Canadian Biomass Magazine

Features Biofuels Combustion
Virginia coal, biomass-fired plant begins commercial operations


July 12, 2012
By Dominion Virginia Power

Topics

swva_renderingJuly 11, 2012, Virginia City, VA - Dominion Virginia Power placed the Virginia City Hybrid Energy Center in Southwest Virginia into commercial operation late Tuesday, on budget and on schedule following four years of construction.

July 11, 2012, Virginia City, VA – Dominion Virginia Power placed the
Virginia City Hybrid Energy Center in Southwest Virginia into commercial
operation late Tuesday, on budget and on schedule following four years
of construction.

The $1.8-billion circulating fluidized bed (CFB) project uses coal, waste coal and biomass – waste wood – to generate 585 megawatts, enough electricity for more than 146,000 homes at peak demand. The station is among the cleanest U.S. coal-fired power stations in terms of air emissions with one of the nation's strictest air permits, which Dominion is able to meet through the CFB clean-coal technology plus emission controls.

"Virginia City is an important addition to our balanced, diverse energy mix that has kept our rates reasonable for our customers. The use of low-cost waste coal and biomass will result in the unit having favorable economics, bringing savings to customers," said David A. Christian, chief executive officer of Dominion Generation, which operates the company's power stations. "The power station also has proven to be an economic booster shot for Southwest Virginia."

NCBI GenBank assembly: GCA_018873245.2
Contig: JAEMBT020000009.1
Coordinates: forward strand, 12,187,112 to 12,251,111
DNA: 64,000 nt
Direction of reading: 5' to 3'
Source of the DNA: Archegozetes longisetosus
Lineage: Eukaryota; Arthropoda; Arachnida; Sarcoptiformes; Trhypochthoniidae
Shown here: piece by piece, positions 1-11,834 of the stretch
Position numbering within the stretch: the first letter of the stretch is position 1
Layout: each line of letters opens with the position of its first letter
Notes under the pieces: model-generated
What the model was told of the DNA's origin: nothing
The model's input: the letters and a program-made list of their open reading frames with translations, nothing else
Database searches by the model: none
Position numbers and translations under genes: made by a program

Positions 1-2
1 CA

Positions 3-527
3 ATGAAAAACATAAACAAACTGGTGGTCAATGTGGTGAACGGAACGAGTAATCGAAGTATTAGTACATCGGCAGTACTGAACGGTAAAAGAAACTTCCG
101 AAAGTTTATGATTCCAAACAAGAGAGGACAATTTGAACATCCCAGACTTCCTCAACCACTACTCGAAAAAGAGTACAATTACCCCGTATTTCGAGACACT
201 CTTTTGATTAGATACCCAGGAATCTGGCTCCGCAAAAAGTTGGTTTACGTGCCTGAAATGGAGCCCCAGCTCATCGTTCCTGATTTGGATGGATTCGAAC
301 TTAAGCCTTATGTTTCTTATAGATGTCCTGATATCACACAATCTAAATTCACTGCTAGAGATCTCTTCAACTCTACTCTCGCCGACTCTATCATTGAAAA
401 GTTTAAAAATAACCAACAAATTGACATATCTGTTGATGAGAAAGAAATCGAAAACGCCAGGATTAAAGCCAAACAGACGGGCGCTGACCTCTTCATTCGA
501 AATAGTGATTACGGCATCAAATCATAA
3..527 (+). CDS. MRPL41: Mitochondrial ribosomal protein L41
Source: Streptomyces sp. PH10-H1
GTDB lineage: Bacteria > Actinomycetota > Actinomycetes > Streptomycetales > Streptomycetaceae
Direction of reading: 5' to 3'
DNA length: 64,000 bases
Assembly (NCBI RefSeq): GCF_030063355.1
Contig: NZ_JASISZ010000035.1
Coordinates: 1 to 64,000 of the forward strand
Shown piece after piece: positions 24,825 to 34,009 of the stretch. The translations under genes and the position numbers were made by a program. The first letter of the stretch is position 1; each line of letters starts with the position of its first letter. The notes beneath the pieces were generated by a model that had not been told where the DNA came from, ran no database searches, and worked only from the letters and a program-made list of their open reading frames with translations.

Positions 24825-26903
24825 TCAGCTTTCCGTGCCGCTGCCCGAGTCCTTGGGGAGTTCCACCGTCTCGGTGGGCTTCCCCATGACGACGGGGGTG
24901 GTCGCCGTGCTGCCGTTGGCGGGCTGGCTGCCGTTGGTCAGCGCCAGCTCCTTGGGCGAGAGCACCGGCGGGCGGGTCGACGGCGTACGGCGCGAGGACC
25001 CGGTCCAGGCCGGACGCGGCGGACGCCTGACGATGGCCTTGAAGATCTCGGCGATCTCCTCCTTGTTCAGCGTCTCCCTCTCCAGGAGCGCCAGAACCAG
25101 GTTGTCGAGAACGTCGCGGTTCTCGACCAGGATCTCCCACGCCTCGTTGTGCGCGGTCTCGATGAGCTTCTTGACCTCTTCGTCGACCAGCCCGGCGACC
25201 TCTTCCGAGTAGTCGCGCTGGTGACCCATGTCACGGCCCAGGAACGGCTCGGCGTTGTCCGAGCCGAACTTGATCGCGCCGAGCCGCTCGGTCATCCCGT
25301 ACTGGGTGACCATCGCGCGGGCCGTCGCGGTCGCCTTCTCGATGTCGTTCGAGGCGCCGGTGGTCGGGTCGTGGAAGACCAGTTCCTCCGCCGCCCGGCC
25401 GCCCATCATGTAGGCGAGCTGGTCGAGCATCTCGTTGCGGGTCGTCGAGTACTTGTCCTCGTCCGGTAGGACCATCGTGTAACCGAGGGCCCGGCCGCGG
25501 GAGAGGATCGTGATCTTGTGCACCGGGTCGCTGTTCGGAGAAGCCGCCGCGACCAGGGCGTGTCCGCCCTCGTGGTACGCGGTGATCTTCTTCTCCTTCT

swva_renderingb  
 The Virginia City Hybrid Energy Center uses coal, waste coal and biomass. 


 

The Virginia City Hybrid Energy Center (VCHEC) project employed nearly 2,400 construction workers at its peak. An independent study done for Wise County by Virginia Tech estimated that VCHEC would generate $258.5 million in economic activity for Southwest Virginia annually once it began operations. The company will pay more than $6 million per year in local taxes to St. Paul and Wise County over the next decade.

The station will employ 84 people directly and a Dominion subcontractor will employ another 25. Virginia Tech estimated the total direct and indirect employment impact of VCHEC after construction would be 528 people, with most of them coming from the coal-mining and trucking sectors.

PJM Interconnection, the independent transmission operator that coordinates the electricity grid in all or parts of 13 states including Virginia and the District of Columbia, has projected that Dominion will need 4,000 megawatts of additional electricity by 2022 to meet the peak demand from its customers.


Print this page

Related



Leave a Reply

Your email address will not be published. Required fields are marked *

*